But while its citizens are familiar with turmoil and hardship, this summer turned up the dial on the sense of danger and uncertainty. This is the first summer since the shock “Brexit” referendum to leave the European Union and tourist-filled streets have been bloodied by two major ISIS-inspired terror attacks.

And it is the staggering rise in acid attacks on its citizens that has taken so many by surprise.

The government is taking the incidents seriously, and earlier this month the Ministry of Justice ordered people entering courts to take sips from their bottles of water to ensure they are not actually carrying corrosive liquid.

 FROM JULY 16: London Acid Attacks: U.K. Lawmakers Consider Harsher Sentences 1:43

During just one night last month, five takeout delivery drivers were injured in the space of 90 minutes by acid-wielding assailants. Police are also investigating whether an attack on a man outside the iconic Harrods luxury department store this week in upscale Knightsbridge involved a corrosive substance.

Jabed Hussain, 32, was one of those attacked.

“I’m just shocked — using acid to steal a bike? What’s a bike worth, maybe 1,000 pounds? My life is worth more than that,” he told reporters at a protest outside Britain’s Parliament in July.

Figures released by police show that the number of reported acid attacks in London alone rose 80 percent in one year, from 261 in 2015 to 458 in 2016. And over 200 cases have already been reported this year. Police forces in other parts of the country report figures in the hundreds as well.

So to outsiders, it would appear to be a city in crisis, scared and on edge. But among London’s millions of residents, there appears to be a sense, across the generations, that while these are indeed unusual times, the metropolis would withstand them like it has so many times before.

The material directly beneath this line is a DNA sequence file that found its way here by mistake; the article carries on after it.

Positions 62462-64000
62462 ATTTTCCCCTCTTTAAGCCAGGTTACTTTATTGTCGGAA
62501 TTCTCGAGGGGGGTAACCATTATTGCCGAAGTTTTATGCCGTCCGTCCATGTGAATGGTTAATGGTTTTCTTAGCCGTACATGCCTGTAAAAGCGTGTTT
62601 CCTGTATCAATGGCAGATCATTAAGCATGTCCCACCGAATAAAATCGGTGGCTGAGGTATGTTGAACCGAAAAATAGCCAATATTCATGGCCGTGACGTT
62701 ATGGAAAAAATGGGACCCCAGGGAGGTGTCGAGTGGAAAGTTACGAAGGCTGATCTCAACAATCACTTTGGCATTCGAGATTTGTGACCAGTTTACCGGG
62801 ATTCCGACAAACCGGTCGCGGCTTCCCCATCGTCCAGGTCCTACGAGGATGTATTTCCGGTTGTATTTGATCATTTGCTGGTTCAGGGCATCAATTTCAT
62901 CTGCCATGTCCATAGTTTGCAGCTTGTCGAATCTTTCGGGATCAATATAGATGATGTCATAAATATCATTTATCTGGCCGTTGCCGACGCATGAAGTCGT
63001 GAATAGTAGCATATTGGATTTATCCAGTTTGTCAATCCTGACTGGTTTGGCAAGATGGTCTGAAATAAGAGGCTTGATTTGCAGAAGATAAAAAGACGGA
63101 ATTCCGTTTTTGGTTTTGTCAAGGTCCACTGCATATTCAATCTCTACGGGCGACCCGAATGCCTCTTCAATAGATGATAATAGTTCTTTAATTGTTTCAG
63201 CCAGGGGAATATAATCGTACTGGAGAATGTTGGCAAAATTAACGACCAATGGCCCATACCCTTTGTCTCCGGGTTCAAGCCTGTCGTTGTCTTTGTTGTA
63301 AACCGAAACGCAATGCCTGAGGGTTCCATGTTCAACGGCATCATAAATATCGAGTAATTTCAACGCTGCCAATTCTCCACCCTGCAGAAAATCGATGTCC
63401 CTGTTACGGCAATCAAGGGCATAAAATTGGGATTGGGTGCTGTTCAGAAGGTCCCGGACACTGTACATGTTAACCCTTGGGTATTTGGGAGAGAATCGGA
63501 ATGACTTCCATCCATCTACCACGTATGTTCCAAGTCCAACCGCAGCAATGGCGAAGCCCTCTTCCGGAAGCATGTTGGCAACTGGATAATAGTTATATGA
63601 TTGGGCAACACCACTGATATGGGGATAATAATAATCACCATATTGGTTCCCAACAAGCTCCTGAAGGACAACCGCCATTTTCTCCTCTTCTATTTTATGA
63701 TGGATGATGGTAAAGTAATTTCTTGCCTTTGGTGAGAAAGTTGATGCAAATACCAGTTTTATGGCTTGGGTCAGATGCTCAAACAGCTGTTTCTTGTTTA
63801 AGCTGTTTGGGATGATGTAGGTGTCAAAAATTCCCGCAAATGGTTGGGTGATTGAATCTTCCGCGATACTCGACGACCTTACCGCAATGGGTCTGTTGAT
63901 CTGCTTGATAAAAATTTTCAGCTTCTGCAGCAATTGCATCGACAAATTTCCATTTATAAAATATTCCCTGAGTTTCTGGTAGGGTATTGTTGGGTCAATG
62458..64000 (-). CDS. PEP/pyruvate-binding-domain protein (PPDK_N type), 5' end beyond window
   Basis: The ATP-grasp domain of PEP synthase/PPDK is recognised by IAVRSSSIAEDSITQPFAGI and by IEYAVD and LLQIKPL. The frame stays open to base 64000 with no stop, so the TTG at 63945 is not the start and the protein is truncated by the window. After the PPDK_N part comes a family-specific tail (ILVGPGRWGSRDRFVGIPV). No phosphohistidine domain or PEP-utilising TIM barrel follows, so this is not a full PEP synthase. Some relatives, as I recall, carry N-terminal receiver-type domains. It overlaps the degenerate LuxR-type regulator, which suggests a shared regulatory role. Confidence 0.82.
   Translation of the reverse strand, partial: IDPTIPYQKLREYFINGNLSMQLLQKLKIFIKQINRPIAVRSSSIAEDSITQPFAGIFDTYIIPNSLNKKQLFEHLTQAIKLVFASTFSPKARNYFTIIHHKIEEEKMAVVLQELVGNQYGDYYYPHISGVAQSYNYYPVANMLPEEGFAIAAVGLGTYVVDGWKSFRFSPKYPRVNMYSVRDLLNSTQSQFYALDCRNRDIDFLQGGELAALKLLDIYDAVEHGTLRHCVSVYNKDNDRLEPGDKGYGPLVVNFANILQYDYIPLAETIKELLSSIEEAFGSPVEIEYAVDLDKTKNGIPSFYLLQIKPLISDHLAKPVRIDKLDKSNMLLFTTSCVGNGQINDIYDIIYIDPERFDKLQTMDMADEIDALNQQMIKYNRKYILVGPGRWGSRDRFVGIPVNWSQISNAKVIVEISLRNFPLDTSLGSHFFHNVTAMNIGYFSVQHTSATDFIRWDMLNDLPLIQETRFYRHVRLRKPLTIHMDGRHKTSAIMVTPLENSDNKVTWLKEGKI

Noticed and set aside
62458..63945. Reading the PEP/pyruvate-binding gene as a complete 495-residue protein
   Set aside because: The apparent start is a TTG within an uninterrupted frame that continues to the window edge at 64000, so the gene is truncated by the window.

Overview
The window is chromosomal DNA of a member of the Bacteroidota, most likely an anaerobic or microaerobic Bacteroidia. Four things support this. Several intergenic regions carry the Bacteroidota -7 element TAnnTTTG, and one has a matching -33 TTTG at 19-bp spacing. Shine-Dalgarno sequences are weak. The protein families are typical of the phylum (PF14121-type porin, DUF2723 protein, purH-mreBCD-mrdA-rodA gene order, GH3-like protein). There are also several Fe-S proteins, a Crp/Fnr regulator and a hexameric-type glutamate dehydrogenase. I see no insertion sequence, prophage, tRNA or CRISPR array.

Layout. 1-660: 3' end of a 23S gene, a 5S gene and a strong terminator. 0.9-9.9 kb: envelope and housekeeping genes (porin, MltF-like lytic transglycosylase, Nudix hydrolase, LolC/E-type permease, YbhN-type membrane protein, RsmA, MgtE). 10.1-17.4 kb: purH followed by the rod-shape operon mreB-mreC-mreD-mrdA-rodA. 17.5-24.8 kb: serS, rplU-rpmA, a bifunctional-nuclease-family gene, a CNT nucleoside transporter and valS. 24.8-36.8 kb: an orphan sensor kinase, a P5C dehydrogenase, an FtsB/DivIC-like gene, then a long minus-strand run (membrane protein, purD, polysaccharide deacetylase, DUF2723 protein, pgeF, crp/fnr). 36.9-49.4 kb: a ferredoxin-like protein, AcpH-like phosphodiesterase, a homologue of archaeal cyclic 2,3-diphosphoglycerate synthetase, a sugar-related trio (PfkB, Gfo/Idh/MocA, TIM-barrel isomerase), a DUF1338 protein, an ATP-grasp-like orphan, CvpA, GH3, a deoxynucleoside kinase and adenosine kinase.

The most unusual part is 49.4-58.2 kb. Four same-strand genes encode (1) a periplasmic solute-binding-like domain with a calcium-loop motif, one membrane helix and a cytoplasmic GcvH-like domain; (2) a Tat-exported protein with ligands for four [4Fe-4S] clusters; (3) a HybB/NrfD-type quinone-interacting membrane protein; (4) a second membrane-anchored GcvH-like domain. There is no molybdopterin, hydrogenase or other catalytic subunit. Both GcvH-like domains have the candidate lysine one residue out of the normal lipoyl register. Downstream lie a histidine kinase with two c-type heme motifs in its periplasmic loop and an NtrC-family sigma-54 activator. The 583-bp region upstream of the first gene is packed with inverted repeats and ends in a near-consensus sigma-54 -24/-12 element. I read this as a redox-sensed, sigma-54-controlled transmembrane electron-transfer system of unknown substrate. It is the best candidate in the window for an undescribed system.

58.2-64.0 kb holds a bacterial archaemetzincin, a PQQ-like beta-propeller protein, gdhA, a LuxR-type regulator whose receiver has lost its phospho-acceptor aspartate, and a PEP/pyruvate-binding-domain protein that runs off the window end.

On a cloudy and mild August evening, pubs remain full, main streets bustle and the overall mood typically giddy when NBC News visited.

Image: Motorcycle delivery drivers and motorcyclists protest
Motorcycle delivery drivers and motorcyclists protest in Parliament Square in central London. Niklas Halle’n / AFP – Getty Images

“People have short memories,” said 72-year-old Gladys Holmes.

“I was much more frightened of the [Irish Republican Army] than I am of anything now,” said the lifelong Londoner, referring to a string of attacks carried out by the Irish Republicans during a bloody 30-year campaign to end British rule in Northern Ireland, a conflict in which some 3,600 people were killed.

Holmes was resting after a day of shopping in Walthamstow, a multicultural area in London’s east. Her “chaperone” for the afternoon, Doug Walker, casts his mind further back.

“I was just too young for the Blitz but I saw the effect it had on London growing up,” the 71-year-old said, referring to relentless Nazi bombing that reduced swathes of the city to rubble during World War II. “My mother spoke about it for the rest of her life. Most days, really.”

More recent history weighs also on the minds of the city’s residents. The 12th anniversary of the London Tube bombings that killed 52 people was July 7.

“Sometimes on the tube at 8 a.m. I have these weird moments where I get a bit paranoid,” said Rebecca Harris, who works in public relations. “But I have to get to work so I take the Tube, don’t I?”

“You can’t change your whole life,” the 34-year-old adds, her words trailing off.

Image: A person lays a floral tribute after a vigil
A person lays a floral tribute after a vigil at Potters Field Park, near the scene of the attack at London Bridge. Clodagh Kilcoyne / Reuters

Stacy, Rebecca’s colleague and drinking partner in bustling and trendy Hoxton, continues the train of thought.

“I know it’s a cliché but life goes on, you have to live your life. London’s massive, something’s always happening somewhere,” she said.

Self-conscious London is a city that doesn’t like to be spoken for.

When the New York Times published a headline in June saying the country was “reeling” after after two terror attacks struck London in as many weeks, social media condemnation was swift and powerful. A tweet by the editor of the New Statesman magazine, Jason Cowley, captured the mood when said it was “absurd and scandalous,” and declared London “the city of the Blitz.”